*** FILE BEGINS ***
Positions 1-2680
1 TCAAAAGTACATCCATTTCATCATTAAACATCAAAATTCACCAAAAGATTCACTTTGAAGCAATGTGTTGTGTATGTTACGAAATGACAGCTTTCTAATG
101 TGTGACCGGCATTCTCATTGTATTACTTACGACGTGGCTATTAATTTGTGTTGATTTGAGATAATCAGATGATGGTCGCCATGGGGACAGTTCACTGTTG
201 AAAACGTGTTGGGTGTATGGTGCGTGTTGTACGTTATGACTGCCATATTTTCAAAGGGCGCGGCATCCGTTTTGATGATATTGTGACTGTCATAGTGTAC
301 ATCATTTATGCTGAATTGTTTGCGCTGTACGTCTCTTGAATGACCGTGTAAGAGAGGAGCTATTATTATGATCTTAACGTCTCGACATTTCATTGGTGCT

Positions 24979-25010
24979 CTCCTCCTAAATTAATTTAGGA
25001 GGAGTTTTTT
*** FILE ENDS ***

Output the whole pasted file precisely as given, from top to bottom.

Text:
Positions 1-2680
1 TCAAAAGTACATCCATTTCATCATTAAACATCAAAATTCACCAAAAGATTCACTTTGAAGCAATGTGTTGTGTATGTTACGAAATGACAGCTTTCTAATG
101 TGTGACCGGCATTCTCATTGTATTACTTACGACGTGGCTATTAATTTGTGTTGATTTGAGATAATCAGATGATGGTCGCCATGGGGACAGTTCACTGTTG
201 AAAACGTGTTGGGTGTATGGTGCGTGTTGTACGTTATGACTGCCATATTTTCAAAGGGCGCGGCATCCGTTTTGATGATATTGTGACTGTCATAGTGTAC
301 ATCATTTATGCTGAATTGTTTGCGCTGTACGTCTCTTGAATGACCGTGTAAGAGAGGAGCTATTATTATGATCTTAACGTCTCGACATTTCATTGGTGCT

Positions 24979-25010
24979 CTCCTCCTAAATTAATTTAGGA
25001 GGAGTTTTTT